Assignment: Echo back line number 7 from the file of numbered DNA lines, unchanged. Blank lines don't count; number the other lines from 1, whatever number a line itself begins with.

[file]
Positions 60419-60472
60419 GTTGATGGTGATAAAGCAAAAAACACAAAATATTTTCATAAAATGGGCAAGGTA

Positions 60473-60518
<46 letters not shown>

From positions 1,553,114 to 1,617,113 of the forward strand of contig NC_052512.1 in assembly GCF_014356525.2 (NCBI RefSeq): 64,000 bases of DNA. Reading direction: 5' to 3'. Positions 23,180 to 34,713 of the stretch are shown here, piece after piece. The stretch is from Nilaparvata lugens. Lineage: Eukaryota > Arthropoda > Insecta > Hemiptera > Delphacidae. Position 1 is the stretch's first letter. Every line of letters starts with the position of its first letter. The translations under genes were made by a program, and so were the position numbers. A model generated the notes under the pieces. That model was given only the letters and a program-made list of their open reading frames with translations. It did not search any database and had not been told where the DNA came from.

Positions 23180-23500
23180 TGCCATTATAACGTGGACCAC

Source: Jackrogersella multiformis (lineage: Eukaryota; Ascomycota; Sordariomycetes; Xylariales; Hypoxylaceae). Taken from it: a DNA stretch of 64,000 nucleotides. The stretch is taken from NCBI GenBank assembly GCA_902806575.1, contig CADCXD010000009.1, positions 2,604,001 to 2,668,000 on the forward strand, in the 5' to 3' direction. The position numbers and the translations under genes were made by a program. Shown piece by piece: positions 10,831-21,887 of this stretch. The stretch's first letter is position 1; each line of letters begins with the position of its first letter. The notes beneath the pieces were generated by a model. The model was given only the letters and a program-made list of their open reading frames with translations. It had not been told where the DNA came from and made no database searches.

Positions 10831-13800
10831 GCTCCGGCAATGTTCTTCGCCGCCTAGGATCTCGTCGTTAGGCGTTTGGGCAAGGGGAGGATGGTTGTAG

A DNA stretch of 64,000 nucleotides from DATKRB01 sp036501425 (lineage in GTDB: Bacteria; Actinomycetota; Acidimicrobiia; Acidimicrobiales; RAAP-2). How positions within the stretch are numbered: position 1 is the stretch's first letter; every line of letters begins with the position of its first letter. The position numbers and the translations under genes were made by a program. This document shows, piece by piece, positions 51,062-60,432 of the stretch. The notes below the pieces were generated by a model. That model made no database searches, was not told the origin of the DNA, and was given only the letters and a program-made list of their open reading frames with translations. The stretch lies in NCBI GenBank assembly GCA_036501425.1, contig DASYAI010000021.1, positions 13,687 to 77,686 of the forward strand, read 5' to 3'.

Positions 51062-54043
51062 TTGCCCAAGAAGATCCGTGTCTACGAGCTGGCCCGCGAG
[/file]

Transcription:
23180 TGCCATTATAACGTGGACCAC